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Scooped by Dr. Stefan Gruenwald!

New Single-Cell Technologies, Scientists Create Comprehensive Map of Human B Cell Development

New Single-Cell Technologies, Scientists Create Comprehensive Map of Human B Cell Development | Amazing Science |

In a new paper published in the journal Cell, a team of researchers led by Dana Pe’er at Columbia University and Garry Nolan at Stanford University describes a powerful new method for mapping cellular development at the single cell level. By combining emerging technologies for studying single cells with a new, advanced computational algorithm, they have designed a novel approach for mapping development and created the most comprehensive map ever made of human B cell development. Their approach will greatly improve researchers’ ability to investigate development in cells of all types, make it possible to identify rare aberrations in development that lead to disease, and ultimately help to guide the next generation of research in regenerative medicine.

Pointing out why being able to generate these maps is an important advance, Dr. Pe’er, an associate professor in the Columbia University Department of Systems Biology and Department of Biological Sciences, explains, “There are so many diseases that result from malfunctions in the molecular programs that control the development of our cell repertoire and so many rare, yet important, regulatory cell types that we have yet to discover. We can only truly understand what goes wrong in these diseases if we have a complete map of the progression in normal development. Such maps will also act as a compass for regenerative medicine, because it’s very difficult to grow something if you don’t know how it develops in nature. For the first time, our method makes it possible to build a high-resolution map, at the single cell level, that can guide these kinds of research.”

Just as genome sequencing transformed how biology was studied in the previous decade, new technologies for analyzing the molecular properties of single cells are currently revolutionizing the kinds of questions many biologists are asking. Dr. Pe’er sees single-cell approaches as an important step beyond genomics. “DNA sequencing can identify genes and mutations, but often they are not studied in context,” she points out. “With single-cell approaches, we can map the cells where the action actually happens and what the genes are doing inside them. Single-cell mapping will do for development what genome sequencing has done for genetics.”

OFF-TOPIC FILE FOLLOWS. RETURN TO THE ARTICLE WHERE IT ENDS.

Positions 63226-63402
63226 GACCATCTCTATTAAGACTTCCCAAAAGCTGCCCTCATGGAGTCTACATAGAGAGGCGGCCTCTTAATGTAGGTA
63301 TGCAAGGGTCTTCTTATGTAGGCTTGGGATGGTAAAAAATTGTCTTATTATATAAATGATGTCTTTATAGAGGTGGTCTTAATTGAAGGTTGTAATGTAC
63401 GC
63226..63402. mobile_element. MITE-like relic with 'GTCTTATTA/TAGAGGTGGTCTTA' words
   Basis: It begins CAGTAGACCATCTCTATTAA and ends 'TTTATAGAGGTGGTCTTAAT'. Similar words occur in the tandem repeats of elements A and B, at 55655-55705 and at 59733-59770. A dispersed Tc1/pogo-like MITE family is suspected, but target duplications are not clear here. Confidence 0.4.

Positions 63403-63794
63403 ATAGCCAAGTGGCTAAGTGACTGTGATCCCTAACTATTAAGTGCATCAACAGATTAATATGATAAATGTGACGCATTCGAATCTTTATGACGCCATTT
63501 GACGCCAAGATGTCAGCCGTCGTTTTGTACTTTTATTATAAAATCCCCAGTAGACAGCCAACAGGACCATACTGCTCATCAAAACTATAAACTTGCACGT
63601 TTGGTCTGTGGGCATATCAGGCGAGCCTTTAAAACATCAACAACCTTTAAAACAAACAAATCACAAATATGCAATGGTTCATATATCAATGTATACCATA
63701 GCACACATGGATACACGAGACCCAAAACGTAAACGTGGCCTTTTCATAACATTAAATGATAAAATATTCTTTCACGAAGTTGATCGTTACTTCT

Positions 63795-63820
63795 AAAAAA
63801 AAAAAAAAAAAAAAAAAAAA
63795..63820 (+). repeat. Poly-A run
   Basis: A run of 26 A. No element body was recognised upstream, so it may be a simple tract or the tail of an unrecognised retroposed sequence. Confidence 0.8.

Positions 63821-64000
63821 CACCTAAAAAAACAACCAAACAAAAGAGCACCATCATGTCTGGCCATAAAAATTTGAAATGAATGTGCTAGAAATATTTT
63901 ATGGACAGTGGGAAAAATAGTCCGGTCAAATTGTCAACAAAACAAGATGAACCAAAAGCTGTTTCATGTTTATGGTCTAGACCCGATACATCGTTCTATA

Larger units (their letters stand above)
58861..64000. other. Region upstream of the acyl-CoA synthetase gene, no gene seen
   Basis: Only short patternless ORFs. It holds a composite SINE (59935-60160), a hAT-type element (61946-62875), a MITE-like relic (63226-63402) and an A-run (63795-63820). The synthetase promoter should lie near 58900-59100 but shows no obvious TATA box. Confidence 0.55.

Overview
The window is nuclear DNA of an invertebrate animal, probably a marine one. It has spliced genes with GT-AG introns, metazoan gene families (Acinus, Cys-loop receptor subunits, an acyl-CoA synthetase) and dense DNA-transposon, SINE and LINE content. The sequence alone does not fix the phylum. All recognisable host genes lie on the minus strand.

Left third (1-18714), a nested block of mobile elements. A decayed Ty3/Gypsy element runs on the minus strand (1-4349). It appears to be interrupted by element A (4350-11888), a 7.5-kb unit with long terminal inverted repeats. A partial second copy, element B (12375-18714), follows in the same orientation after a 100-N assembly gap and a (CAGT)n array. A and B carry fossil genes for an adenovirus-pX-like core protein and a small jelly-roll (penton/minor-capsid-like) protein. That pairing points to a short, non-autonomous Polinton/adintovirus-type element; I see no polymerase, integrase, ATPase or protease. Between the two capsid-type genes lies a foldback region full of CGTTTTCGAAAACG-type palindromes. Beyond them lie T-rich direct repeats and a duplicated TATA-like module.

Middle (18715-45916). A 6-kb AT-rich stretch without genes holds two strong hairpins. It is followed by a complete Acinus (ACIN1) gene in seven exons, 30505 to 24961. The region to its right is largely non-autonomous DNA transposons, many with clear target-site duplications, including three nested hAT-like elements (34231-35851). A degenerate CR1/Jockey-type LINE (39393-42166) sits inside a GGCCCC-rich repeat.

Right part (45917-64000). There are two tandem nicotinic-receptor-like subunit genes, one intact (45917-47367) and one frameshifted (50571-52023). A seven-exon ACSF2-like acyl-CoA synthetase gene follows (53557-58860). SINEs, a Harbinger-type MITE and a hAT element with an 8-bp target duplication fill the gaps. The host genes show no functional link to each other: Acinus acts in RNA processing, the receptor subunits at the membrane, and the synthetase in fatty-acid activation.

Investigators in the Nolan lab used mass cytometry to profile 44 markers in a cohort of approximately 200,000 healthy immune cells that were gathered from one such sample. In each cell they measured cell surface markers that help identify what type of cell it is, as well as markers inside the cell that can reveal what the cell is doing, including markers for signaling, the cell cycle, apoptosis, and genome rearrangement.

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Scientists Use Liquid Metal (Gallium-Indium-Selenium Alloy) To Reconnect Severed Nerves

Scientists Use Liquid Metal (Gallium-Indium-Selenium Alloy) To Reconnect Severed Nerves | Amazing Science |
Chinese biomedical engineers have used liquid metal to transmit electrical signals across the gap in severed sciatic nerves. The work raises the prospect of a new treatment for nerve injuries, they say.

When peripheral nerves are severed, the loss of function leads to atrophy of the effected muscles, a dramatic change in quality of life and, in many cases, a shorter life expectancy.

Despite decades of research, nobody has come up with an effective way to reconnect nerves that have been severed. Various techniques exist to sew the ends back together or to graft nerves into the gap that is created between severed ends.

Ultimately, the success of these techniques depends on the ability of the nerve ends to grow back and knit together. But given that nerves grow at the rate of one mm per day, it can take a significant amount of time, sometimes years, to reconnect. And during this time, the muscles can degrade beyond repair, leading to long-term disability.